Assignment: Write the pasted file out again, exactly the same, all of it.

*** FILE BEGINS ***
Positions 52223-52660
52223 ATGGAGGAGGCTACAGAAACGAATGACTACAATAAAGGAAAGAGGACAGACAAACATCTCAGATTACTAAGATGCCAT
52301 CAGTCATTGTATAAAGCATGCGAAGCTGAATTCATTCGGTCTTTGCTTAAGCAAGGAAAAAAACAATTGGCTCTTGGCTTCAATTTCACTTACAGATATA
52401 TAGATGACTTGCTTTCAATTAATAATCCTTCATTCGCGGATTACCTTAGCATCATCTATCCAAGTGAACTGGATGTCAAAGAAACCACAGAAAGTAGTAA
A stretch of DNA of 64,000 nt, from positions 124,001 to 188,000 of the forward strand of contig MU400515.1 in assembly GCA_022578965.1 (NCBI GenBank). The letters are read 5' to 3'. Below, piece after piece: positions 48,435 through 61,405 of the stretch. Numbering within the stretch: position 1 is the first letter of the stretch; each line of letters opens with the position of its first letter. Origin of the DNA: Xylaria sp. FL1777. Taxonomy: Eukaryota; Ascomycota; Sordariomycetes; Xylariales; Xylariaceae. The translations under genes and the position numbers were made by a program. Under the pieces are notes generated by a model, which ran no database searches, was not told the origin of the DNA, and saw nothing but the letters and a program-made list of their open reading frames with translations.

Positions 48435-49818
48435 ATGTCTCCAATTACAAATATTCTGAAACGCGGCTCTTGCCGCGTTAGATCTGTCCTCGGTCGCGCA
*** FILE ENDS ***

Positions 52223-52660
52223 ATGGAGGAGGCTACAGAAACGAATGACTACAATAAAGGAAAGAGGACAGACAAACATCTCAGATTACTAAGATGCCAT
52301 CAGTCATTGTATAAAGCATGCGAAGCTGAATTCATTCGGTCTTTGCTTAAGCAAGGAAAAAAACAATTGGCTCTTGGCTTCAATTTCACTTACAGATATA
52401 TAGATGACTTGCTTTCAATTAATAATCCTTCATTCGCGGATTACCTTAGCATCATCTATCCAAGTGAACTGGATGTCAAAGAAACCACAGAAAGTAGTAA
A stretch of DNA of 64,000 nt, from positions 124,001 to 188,000 of the forward strand of contig MU400515.1 in assembly GCA_022578965.1 (NCBI GenBank). The letters are read 5' to 3'. Below, piece after piece: positions 48,435 through 61,405 of the stretch. Numbering within the stretch: position 1 is the first letter of the stretch; each line of letters opens with the position of its first letter. Origin of the DNA: Xylaria sp. FL1777. Taxonomy: Eukaryota; Ascomycota; Sordariomycetes; Xylariales; Xylariaceae. The translations under genes and the position numbers were made by a program. Under the pieces are notes generated by a model, which ran no database searches, was not told the origin of the DNA, and saw nothing but the letters and a program-made list of their open reading frames with translations.

Positions 48435-49818
48435 ATGTCTCCAATTACAAATATTCTGAAACGCGGCTCTTGCCGCGTTAGATCTGTCCTCGGTCGCGCA